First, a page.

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5

Speaking of 2014: no, it is definitely not production ready yet! Performance of it is still sub par in some areas, common commands like "df" are still being broken on purpose (you need "btrfs fi" instead), and I still wouldn't trust it my important data. Also if you are in need of a filesystem putting your images of virtual machines on or databases, you ...


5

I use ZFS on Linux as a volume manager and a means to provide additional protections and functionality to traditional filesystems. This includes bringing block-level snapshots, replication, deduplication, compression and advanced caching to the XFS or ext4 filesystems. See: https://pthree.org/2012/12/21/zfs-administration-part-xiv-zvols/ for another ...


2

First, take a look at the Bad Block HOWTO for smartmontools: http://smartmontools.sourceforge.net/badblockhowto.html Second, if you don't already have it, time to implement a working backup strategy. If you need a certain availability of your server, you might also want to consider implementing a RAID-1, mirroring. And either way it's time to get rid ...


2

Recommended way would be to install grub to a master boot record on each hard drive, that is sda and sdb. That way if one hard drive fails you will be able to boot from another one. Depending on your setup sometimes you may need to install grub to a specific partition rather than a master boot record. For example if you have another boot loader sitting on ...


2

It would be vastly faster and easier to just reimage/restore from backups. Rule of thumb for the desktop techs who work under me is that if you can't fix the problem in an hour, it's time to re-image the box. In your case, it sounds like the system rebooted or crashed in the middle of a Windows update, while it was updating a bunch of system files, so who ...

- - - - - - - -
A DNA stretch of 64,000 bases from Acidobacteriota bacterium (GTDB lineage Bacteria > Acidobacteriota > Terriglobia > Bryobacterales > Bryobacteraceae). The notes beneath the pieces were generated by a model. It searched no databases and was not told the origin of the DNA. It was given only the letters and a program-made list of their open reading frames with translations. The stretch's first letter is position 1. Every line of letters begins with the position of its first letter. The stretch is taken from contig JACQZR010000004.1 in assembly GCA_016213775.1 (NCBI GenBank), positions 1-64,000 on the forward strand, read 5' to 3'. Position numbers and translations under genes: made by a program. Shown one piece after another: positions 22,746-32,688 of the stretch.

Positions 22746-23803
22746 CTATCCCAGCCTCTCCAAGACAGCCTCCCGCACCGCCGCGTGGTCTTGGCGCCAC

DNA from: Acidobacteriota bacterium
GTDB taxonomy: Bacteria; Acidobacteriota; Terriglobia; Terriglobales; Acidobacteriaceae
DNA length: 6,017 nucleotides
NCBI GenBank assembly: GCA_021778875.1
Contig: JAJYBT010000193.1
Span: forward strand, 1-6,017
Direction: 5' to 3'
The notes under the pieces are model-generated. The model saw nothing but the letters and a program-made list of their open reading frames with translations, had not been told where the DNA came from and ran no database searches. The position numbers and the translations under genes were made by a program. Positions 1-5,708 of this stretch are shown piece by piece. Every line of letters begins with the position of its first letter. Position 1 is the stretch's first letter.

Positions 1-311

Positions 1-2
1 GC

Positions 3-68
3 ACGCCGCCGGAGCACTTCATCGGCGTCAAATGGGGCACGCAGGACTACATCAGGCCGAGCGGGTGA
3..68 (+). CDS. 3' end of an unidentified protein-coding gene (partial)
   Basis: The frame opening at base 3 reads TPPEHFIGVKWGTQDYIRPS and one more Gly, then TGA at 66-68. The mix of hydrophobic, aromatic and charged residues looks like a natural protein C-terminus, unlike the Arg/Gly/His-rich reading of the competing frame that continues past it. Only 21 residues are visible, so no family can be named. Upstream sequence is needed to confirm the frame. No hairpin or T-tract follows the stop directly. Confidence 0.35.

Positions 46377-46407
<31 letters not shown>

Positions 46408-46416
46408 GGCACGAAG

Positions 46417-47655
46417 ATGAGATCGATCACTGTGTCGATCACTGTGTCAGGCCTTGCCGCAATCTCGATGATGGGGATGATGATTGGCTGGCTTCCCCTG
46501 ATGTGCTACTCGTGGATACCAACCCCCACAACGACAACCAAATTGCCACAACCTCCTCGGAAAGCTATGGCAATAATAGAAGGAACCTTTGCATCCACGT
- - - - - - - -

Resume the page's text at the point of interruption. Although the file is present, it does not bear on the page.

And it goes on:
1

If you don't have tree you could use this linux/unix command: ls -R | grep ":$" | sed -e 's/:$//' -e 's/[^-][^\/]*\//--/g' -e 's/^/ /' -e 's/-/|/' You can also make a shell script see details here. Explanation for the above command: ls -R list all directories, sub-directories, Explanation ls -R list all the file and directories recursively ex: ...


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You should check the cron files for whatever is inside /etc/cron* and if any "sudoed" users got a cron inside /var/spool/cron/crontabs/ that could umount something. autofs can also do stupide stuff with mount binds, but I've never seen it happen.


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I had to upgrade to kernel 3.X.X where ext4 works just fine ;)


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If you want the source and binaries to be in a directory not tight to a specific user, a Linux standard location would be /usr/local/src/<software-name> and /usr/local/bin (see http://www.pathname.com/fhs/pub/fhs-2.3.html#USRLOCALLOCALHIERARCHY ). Alternatively, you might also choose /opt/<software-name>/src and /opt/<software-name>/bin.


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Use SCP to copy the files. Example to copy the directory "foo" from the local host to a remote host's directory "bar" scp -r foo your_username@remotehost.edu:/some/remote/directory/bar Ref: http://www.hypexr.org/linux_scp_help.php



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